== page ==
Previously, the task force recommended that women in their 40s make an individual decision about when to start screening. This included taking into account their health history, preferences, and how they value the different potential benefits and harms.
The USPSTF upped their new recommendation from a C grade to a B grade for women in their 40s, saying that new and inclusive research prompted the decision. The B grade means the task force recommends that clinicians provide eligible patients with the service, and that "at least fair" evidence has been shown for improving patient outcomes, with the benefits outweighing the harms. A C grade meanwhile means no recommendation for or against any service reviewed by the task force, with the balance between benefits and harms being "too close" to justify a recommendation. However, this also indicates that "at least fair" evidence shows potential health improvement.
A review conducted by researchers from Kaiser Permanente supported the updated recommendation for breast cancer screening.
"While we have consistently recognized the life-saving value of mammography, the science has become even more clear about when it is beneficial," the task force wrote.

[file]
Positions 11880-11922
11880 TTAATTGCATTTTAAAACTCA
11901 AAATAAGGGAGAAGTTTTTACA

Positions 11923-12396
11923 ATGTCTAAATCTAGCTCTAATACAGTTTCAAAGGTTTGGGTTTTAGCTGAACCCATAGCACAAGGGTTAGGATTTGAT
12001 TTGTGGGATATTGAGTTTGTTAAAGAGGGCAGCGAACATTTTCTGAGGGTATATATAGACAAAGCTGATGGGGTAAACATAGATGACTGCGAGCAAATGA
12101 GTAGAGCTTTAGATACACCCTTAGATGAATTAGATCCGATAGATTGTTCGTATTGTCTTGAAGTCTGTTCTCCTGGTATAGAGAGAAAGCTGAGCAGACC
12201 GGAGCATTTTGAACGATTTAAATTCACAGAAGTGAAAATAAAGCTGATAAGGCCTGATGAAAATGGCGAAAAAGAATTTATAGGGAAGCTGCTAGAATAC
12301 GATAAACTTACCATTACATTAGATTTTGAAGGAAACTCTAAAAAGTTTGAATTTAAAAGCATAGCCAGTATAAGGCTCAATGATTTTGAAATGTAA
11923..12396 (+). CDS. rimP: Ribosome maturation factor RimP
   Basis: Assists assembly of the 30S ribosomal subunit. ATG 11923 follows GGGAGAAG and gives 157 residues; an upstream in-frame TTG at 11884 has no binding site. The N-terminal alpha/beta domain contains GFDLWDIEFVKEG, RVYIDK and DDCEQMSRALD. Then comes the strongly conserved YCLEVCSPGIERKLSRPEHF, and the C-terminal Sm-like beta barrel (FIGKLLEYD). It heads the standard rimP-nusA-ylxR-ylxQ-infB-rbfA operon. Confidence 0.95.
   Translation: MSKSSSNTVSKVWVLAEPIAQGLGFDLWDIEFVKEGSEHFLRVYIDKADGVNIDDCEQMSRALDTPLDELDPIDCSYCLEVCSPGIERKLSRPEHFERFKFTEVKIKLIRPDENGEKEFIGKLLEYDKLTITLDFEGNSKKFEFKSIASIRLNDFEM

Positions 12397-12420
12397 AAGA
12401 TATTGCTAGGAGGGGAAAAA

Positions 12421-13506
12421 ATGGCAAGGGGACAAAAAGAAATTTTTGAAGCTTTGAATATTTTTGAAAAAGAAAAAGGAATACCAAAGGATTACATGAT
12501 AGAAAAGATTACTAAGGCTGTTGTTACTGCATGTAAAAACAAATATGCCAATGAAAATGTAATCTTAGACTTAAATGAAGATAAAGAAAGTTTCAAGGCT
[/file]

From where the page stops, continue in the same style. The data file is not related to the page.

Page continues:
The USPSTF is also calling for studies focusing on the topics of supplemental imaging and breast cancer screening for women of different ethnic and racial backgrounds, saying that new research in these areas can help the task force build on its recommendations.
While the task force said there is not enough evidence to recommend for and against additional screening for women with dense breasts via breast ultrasound or MRI, it "urgently" called for research in this area.
"These women deserve to know whether and how additional screening might help them stay healthy," the USPSTF wrote.
The task force is also calling for more studies to better understand whether Black women could potentially be helped by different screening strategies.
"Black women are 40 percent more likely to die from breast cancer than white women and too often get aggressive cancers at young ages," the task force wrote. "Ensuring Black women start screening at 40 is an important first step, yet it is not enough to improve these inequities. It's important that healthcare professionals involve patients in a conversation on how best to support them to ensure equitable follow-up after screening and timely and effective treatment of breast cancer."
The draft recommendations are available for public comment from May 9 to June 5, 2023. People can submit comments on the draft recommendation by visiting the "Public Comments and Nominations" section of the USPSTF website. The process includes responding to specific questions and providing feedback in open text fields.
Dr. Carol Mangione of the USPSTF spoke with
AuntMinnie.comto explain more about the task force's new draft recommendations for biennial breast cancer screening beginning at the age of 40.
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